People are psychologically dependent when a drug is so central to their thoughts, emotions and activities that the need to continue its use becomes a craving or compulsion despite negative consequences.
With physical dependence, your body has adapted to the presence of the substance, and withdrawal symptoms happen if you suddenly stop taking the drug or you take a reduced dosage.
In the past, healthcare providers, organizations and members of the public often used the terms “addiction/addict,” “abuse/abuser” and “dependence” when referring to substance use.
Mental health condition classification systems, including the Diagnostic and Statistical Manual of Mental Disorders (DSM), have become more sophisticated over time. The term “substance use disorder” allows for more clarity in diagnosis. SUD also recognizes a spectrum of problematic substance use, not just physiologic addiction.
In addition, there’s a lot of stigma and negativity associated with the terms “addiction/addict” and “abuse/abuser.” Similarly, people often use the terms “addiction” and “addict” casually to describe an affinity for a thing, place or hobby. This downplays the seriousness and complexity of true addiction and substance use disorder.
Who does substance use disorder affect?
Substance use disorder affects people of all ages, races, genders and socioeconomic levels.
In general, people assigned male at birth (AMAB) are more likely to develop SUD. Substance use/misuse is highest among people aged 18 to 25.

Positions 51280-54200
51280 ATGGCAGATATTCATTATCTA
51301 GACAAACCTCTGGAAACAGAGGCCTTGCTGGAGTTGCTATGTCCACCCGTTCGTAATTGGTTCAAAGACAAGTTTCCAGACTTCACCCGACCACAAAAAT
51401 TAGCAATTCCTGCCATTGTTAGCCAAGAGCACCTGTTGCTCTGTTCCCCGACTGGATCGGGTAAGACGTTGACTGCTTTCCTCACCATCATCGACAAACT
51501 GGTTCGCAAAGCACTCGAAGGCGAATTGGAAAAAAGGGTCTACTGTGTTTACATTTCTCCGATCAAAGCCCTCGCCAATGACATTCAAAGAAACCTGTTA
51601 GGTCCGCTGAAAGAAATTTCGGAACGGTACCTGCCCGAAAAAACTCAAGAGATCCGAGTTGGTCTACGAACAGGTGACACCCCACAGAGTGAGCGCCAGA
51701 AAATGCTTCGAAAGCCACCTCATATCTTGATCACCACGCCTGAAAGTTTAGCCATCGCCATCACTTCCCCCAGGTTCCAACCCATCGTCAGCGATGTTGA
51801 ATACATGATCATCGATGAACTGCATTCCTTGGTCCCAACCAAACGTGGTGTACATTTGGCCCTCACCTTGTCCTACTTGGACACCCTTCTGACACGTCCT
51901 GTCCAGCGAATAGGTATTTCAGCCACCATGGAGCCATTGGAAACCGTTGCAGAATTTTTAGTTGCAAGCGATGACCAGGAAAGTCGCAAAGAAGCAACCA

How common is substance use disorder?
Substance use disorder is common. Over 20 million people in the United States have at least one SUD.
About 20% of people in the U.S. who have depression or an anxiety disorder also have a substance use disorder.
Of the over 20 million people in the U.S. who have SUD:
- 38% have a drug substance use disorder.
- 73% have alcohol use disorder.
- 12% have both a drug SUD and alcohol use disorder.
What is the most common substance use disorder?
Tobacco use disorder is the most common substance use disorder worldwide and in the United States.
Symptoms and Causes
What are the signs and symptoms of substance use disorder?
According to the American Psychiatric Association’s Diagnostic and Statistical Manual of Mental Disorders, the signs of substance use disorder include:
- Taking the substance in larger amounts and for a longer amount of time than you’re meant to if it’s a prescription.
- Having a strong desire or urge to use the substance.
- Having unsuccessful efforts to cut down on or control substance use.
- Spending a lot of time obtaining or using the substance or recovering from its effects.
- Having issues fulfilling responsibilities at work, school or home due to substance use.
- Continuing to use the substance, even when it causes problems in relationships.
- Giving up social, occupational or recreational activities because of substance use.
- Using substances again and again, even when it puts you in danger.
- Continuing substance use despite an ongoing physical or psychological problem that’s likely caused or worsened by the substance.